Interaction Design

Course - first cycle - 30 credits

Syllabus for students spring 2017

Course Code:
KD104B revision 1.1
Swedish name:
Interaktionsdesign
Level of specialisation
G1N
Main fields of study:
Interaction Design
Language:
English
Date of ratification:
14 September 2016
Decision-making body:
Faculty of Culture and Society
Enforcement date:
16 January 2017
Replaces Syllabus ratified:
23 August 2016

Entry requirements

General entry requirements + Civics 1b / 1a1 +1a2. Or: Civics A, English B. Exemption from Civics A / 1b / 1a1 +1a2

Specialisation and progression relative to the degree regulations

The course can normally be included in a general degree on undergraduate level.

Purpose

In a general sense, interaction design is concerned with understanding and crafting the experience people have with digital products and services. In order to do so, the designer must understand who they are designing for and the situations of use, have a grasp on what constitutes and is possible with interactivity and iteratively sketch, prototype and test in the pursuit of an appropriate design.

Interaction design is a fast-moving field, at the edge of what is possible with technology. We improve products and services to make them easier to use, more enjoyable and more valuable for stakeholders. We also innovate entirely new products and forms of engaging with technology.

Contents

Students will be introduced to - and practice firsthand - a number of core methods of interaction design, as well as frameworks to inform their understanding and critical perspective on interaction design. For the most part, these activities are grounded in project work. We will cover a breadth of design project activities, from basic observational fieldwork through to prototyping.

Learning outcomes

After completing the course, students will be able to

  1. Analyse the interactivity of an artefact according to theoretical frameworks of interaction design.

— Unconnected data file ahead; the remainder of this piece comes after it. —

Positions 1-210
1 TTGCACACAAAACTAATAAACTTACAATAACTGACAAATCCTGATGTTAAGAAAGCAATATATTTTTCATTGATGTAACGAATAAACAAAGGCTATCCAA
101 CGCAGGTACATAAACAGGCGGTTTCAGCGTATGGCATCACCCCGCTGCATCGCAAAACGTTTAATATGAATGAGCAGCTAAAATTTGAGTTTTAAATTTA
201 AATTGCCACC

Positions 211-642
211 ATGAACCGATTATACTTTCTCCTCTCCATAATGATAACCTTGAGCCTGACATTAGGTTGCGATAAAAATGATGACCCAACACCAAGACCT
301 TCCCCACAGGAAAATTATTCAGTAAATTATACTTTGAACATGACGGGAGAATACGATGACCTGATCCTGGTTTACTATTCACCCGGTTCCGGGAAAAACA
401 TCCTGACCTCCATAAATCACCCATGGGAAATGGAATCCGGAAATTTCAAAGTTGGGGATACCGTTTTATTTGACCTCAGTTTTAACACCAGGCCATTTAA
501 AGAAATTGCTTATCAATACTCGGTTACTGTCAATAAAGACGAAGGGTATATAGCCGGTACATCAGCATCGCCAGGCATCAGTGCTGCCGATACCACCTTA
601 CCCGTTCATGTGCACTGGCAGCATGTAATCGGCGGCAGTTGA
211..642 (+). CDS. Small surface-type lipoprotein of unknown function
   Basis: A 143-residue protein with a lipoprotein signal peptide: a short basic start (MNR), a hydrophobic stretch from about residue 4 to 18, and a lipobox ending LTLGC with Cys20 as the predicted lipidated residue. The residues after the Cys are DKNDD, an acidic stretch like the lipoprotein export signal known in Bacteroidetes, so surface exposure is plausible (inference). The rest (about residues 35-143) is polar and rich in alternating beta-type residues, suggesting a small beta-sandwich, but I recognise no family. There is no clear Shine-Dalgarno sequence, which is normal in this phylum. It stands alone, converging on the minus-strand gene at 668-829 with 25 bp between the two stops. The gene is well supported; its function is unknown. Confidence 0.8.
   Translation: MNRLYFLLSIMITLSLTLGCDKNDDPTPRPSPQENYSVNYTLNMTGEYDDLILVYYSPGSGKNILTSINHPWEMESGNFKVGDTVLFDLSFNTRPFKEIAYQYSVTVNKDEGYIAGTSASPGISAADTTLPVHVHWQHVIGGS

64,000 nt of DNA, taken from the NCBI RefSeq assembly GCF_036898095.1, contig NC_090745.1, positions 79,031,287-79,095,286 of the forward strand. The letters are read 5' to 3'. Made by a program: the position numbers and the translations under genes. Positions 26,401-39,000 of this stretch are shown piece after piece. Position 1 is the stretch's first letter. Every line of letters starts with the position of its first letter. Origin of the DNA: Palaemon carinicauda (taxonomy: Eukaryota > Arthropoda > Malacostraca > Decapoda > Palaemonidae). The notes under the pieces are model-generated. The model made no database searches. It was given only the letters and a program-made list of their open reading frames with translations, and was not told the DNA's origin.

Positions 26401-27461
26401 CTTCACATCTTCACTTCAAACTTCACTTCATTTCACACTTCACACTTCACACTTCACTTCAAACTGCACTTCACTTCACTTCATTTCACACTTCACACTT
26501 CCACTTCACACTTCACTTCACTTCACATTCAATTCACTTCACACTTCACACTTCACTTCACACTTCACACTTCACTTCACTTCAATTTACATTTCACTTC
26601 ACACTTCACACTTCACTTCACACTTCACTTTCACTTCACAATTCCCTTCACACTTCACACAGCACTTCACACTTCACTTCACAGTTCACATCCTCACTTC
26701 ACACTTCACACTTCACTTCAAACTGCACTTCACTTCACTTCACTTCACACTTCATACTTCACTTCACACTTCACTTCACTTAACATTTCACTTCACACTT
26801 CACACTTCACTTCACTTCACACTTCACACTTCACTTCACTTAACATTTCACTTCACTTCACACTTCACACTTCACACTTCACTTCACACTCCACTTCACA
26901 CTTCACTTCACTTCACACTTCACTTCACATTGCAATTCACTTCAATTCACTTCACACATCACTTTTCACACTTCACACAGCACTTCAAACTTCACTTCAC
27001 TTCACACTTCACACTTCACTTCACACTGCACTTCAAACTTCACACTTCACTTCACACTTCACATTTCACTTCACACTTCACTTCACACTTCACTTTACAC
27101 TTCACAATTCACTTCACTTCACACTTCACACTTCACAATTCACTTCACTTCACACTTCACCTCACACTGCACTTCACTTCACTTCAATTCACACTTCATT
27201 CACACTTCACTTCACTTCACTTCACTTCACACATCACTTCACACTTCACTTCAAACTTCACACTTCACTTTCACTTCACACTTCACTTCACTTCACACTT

2. Gather requirements and inspiration for a user-centred design project.
  3. Ideate and explore the design space through sketching, making and engaging with users.
  4. Develop functional interactive prototypes
  5. Carry out a cohesive and constructive design process, integrating appropriate methods and frameworks from the course
  6. Reflect critically on interactive artefacts and design processes.

Learning activities

Instruction consists classroom-based learning as well as practical design work ‘in the field’ and studios. Students will work in a combination of group and individual activities.

Assessments

The student will be examined through five tasks:

  1. Analysis of an existing interactive artefact(s) (HP 6; Learning outcome 1)
  2. Problem Framing: Students employ appropriate user-centred methods to understand the people and situation they are designing for, and appropriately communicate insights (HP 6; Learning outcome 2)
  3. Ideation: Students open a design space and compare different design opportunities (HP 6, Learning outcome 3)
  4. Making: Students program basic prototypes (HP 6: Learning outcome 4)
  5. Final Design Project (HP: 6): A complete, but small-scale design project (Learning outcomes 1-6)

For re-examination of production assignments, certain circumstances apply since the examination of these assignments are dependent on student participation during certain periods of time and in specific projects. Re-examination will be given according to the student’s rights, but with adjustments to the specific assignment since it cannot be conducted in the same context as the ordinary examination.

Grading system

Fail (U) or Pass (G).

Course literature and other teaching materials

Buxton, B. (2007) Sketching User Experiences: Getting the Design Right and the Right Design. San Francisco: Morgan Kaufman.

Stanford dSchool (2013) The Bootcamp Bootleg. Stanford University Institute of Design, available online: http://dschool.stanford.edu/

Supplementary literature and technical resources will be provided during the course.
Optional
Moggridge, B. (2007) Designing Interactions. MIT Press.